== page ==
Geert Hofstede's Cultural Dimensions for NationsNow-retired professor Geert Hofstede of the Netherlands is renowned for his development of a five-dimensional model of culture at the national level. His model is based on research he conducted while employed at IBM (the first four dimensions) and on subsequent research done by Chinese scholars (the fifth dimension).
Hofstede published his results in 1980 in Culture's Consequences: International Differences in Work-Related Values. A second edition, titled Culture's Consequences: Comparing Values, Behaviors, Institutions and Organizations Across Nations, came out in 2001.
It is important to note that Hofstede's data are averages across individuals within a particular country. He readily acknowledges that any given individual may depart significantly from the averages for his/her country.
Hofstede's five dimensions are:
Power Distance Index (PDI) "... the extent to which the less powerful members of organizations and institutions (like the family) accept and expect that power is distributed unequally."
Individualism (IDV) vs. Collectivism "... the degree to which individuals are integrated into groups. On the individualist side we find societies in which the ties between individuals are loose: everyone is expected to look after him/herself and his/her immediate family. On the collectivist side, we find societies in which people from birth onwards are integrated into strong, cohesive in-groups, often extended families (with uncles, aunts and grandparents) which continue protecting them in exchange for unquestioning loyalty."
Masculinity (MAS) vs. Femininity "refers to the distribution of roles between the genders ... The IBM studies revealed that ... men's values from one country to another contain a dimension from very assertive and competitive and maximally different from women's values on the one side, to modest and caring and similar to women's values on the other. The assertive pole has been called 'masculine' and the modest, caring pole 'feminine'. The women in feminine countries have the same modest, caring values as the men; in the masculine countries they are somewhat assertive and competitive, but not as much as the men, so that these countries show a gap between men's values and women's values."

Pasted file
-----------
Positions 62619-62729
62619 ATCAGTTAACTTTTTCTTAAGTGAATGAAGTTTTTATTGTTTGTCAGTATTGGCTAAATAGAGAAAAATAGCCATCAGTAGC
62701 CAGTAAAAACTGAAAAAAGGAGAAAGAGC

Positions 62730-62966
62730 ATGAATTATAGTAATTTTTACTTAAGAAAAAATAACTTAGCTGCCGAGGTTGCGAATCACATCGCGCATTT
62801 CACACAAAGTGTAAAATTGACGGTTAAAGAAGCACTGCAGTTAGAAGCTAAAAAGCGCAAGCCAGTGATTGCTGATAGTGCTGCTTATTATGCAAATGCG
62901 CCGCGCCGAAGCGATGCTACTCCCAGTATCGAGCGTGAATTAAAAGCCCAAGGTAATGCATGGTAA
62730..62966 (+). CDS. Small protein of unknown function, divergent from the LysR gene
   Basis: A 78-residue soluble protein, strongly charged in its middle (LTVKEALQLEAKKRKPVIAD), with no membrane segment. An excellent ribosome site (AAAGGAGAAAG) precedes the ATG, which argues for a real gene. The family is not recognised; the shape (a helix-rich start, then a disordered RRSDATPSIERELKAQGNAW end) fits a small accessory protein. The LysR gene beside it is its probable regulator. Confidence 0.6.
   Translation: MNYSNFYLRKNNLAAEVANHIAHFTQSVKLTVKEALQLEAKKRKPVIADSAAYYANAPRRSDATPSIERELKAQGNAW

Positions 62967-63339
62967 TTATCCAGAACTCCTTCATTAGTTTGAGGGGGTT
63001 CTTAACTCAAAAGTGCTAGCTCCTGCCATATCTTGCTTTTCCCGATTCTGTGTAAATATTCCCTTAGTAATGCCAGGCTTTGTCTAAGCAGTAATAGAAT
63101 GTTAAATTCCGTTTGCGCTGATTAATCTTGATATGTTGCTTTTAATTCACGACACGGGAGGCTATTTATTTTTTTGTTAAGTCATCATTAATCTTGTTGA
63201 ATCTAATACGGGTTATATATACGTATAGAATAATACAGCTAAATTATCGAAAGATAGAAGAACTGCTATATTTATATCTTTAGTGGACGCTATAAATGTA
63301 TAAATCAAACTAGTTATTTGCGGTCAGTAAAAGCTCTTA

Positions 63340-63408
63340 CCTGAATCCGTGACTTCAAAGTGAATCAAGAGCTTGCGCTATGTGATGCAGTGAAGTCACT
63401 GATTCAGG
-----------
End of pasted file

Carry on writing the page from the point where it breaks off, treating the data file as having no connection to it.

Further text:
Uncertainty Avoidance Index (UAI) "deals with a society's tolerance for uncertainty and ambiguity ... It indicates to what extent a culture programs its members to feel either uncomfortable or comfortable in unstructured situations. ... Uncertainty avoiding cultures try to minimize the possibility of such situations by strict laws and rules, safety and security measures, and on the philosophical and religious level by a belief in absolute Truth ... The opposite type, uncertainty accepting cultures, are more tolerant of opinions different from what they are used to; they try to have as few rules as possible, and on the philosophical and religious level they are relativist and allow many currents to flow side by side."
Long-Term Orientation (LTO) versus Short-Term Orientation "Values associated with Long Term Orientation are thrift and perseverance; values associated with Short Term Orientation are respect for tradition, fulfilling social obligations, and protecting one's 'face'."
If you visit www.geert-hofstede.com, you can review graphs of how various countries stack up on Hofstede's dimensions, some assessed using the four-dimensional model, others using the five-dimensional model.
The graph directly below shows the overall average levels, on a scale of 0-100, for the five-dimensional model. Then, as examples of the national readings, I've reproduced the graphs for China and the USA, two countries increasingly involved in bilateral dealings, both commercial and governmental.